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“The average international gross per Pixar film is more than $550 million” according to the new article in Wired this month. I am a huge fan of Pixar films, and find the emotion that is baked into their animated films breath-taking.

I had the pleasure of attending a brilliant talk by Matthew Luhn at GDC this year which went a long way toward helping me to understand how they make their films so emotionally rich. No expense is spared when it comes to the quality of the storytelling and I believe that this is one of the secrets to Pixar’s multi-blockbuster successes.

Luhn started by explaining the history of stories and how ancient the roots of storytelling are. Different cultures have always been influenced by their environment, and use stories to entertain and educate.

Storyboards as a plan are incredibly important pre-investment in a film. The storyboarding process starts with the Director’s idea, from this a story structure is created.

Story Artists like Luhn need to be multi-skilled as writers, actors, comedians, draftsmen, salesmen, editors and cinematographers, working closely with Directors to help communicate the vision for a film.

Beatboards are developed, these are clear drawings for key moments of the film, similar to children’s book illustrations, beatboards often include many deleted scenes as the drawings determine which scenes would not work.

Character development is a key part of the process. The characters are given identifiable human traits that people can relate to and identifiable human occupations, nationalities even, the process of character development can lead to actual scenes in the movies. Characters are invoked out of thin air using a short thought process; It is… what is the character’s physical appearance? You are…what is the character’s relationship to you? Thou art….what did this represent/embody to you? I am…be the item, personify it, describe what the item’s life is like. For example, in the case of Toy Story, the characters came from some of the Story Artist’s childhood toys.

The story starts with a controlling idea, an idea distilled into one sentence. We were asked to distill a favourite film into one sentence…. a young boy from a sheltered childhood on a remote planet loses his family and in so doing discovers his untapped potential and the dark secrets of his heritage…. I am sure you can guess mine!?.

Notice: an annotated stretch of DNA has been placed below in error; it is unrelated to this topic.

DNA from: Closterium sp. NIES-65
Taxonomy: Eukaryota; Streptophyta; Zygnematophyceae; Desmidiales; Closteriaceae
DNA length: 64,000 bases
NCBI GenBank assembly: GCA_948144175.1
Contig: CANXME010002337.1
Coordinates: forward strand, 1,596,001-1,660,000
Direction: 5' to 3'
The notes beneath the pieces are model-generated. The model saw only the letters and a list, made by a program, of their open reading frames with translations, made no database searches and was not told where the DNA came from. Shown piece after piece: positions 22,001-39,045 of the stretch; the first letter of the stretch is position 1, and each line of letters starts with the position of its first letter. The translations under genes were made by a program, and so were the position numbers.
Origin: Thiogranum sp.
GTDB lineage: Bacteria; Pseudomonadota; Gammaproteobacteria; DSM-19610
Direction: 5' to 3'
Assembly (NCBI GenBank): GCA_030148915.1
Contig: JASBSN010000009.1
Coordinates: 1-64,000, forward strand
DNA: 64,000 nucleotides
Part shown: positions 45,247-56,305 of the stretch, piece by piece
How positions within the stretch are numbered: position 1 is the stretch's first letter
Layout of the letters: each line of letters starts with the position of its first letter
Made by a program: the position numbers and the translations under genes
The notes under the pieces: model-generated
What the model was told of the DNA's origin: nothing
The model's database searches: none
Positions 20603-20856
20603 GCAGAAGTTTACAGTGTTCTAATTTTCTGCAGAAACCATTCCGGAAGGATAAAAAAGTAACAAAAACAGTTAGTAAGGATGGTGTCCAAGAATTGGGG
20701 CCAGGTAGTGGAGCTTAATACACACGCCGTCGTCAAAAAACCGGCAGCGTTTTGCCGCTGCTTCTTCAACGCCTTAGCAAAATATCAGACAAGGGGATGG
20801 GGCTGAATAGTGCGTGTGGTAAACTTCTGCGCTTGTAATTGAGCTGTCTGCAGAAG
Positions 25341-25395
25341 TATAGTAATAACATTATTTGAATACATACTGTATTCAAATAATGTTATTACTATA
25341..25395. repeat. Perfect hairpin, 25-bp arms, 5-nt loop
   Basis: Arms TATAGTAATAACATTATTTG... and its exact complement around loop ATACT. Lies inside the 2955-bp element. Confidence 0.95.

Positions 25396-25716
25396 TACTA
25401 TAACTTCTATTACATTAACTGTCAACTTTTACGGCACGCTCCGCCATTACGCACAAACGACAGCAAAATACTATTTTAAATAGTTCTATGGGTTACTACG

The entire project is outlined up front by starting with story ideas to figure out if the story will work prior to animation and production.

Every good story follows the same structure…try this out on your favourite film, try it out on a Pixar animation even!

Once upon a time….and every day…. Exposition; characters are introduced, the rules of the story world are set down.

Until one day….. Inciting Incident; an event that causes the story to start in earnest and action to be taken.

And because of that….and because of that…. Progressive Complications; problems/issues that get in the way of completing the action, these escalate during the film and help facilitate the story’s learnings.

Until finally… Crisis & Climax; everything comes to a head and learnings are used.

And since that day…. Resolution; the story works itself out for the good or the bad.

The moral of the story is…. Theme; the ultimate learning.

The ultimate business learning from this talk for me was about quality. Quality is so important to consumers and as technology advances, consumers expect the level of quality in all areas of their lives to be higher and higher. I think it is a lesson that all businesses need to take on board to be successful.

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About Me

COO/CFO at Mind Candy Ltd, an exciting entertainment company creating brands with a digital heart. Most recent Mind Candy offering is www.moshimonsters.com for little kids and big kids alike!

At Mind Candy, responsible for defining and delivering innovative ways of increasing company efficiency and maximising shareholder value. With responsibility for company finance, ops & HR. Member of the six strong management team, board observer and Company Secretary, fully qualified Chartered Management Accountant (FCMA) and Associate Member of the CIPD.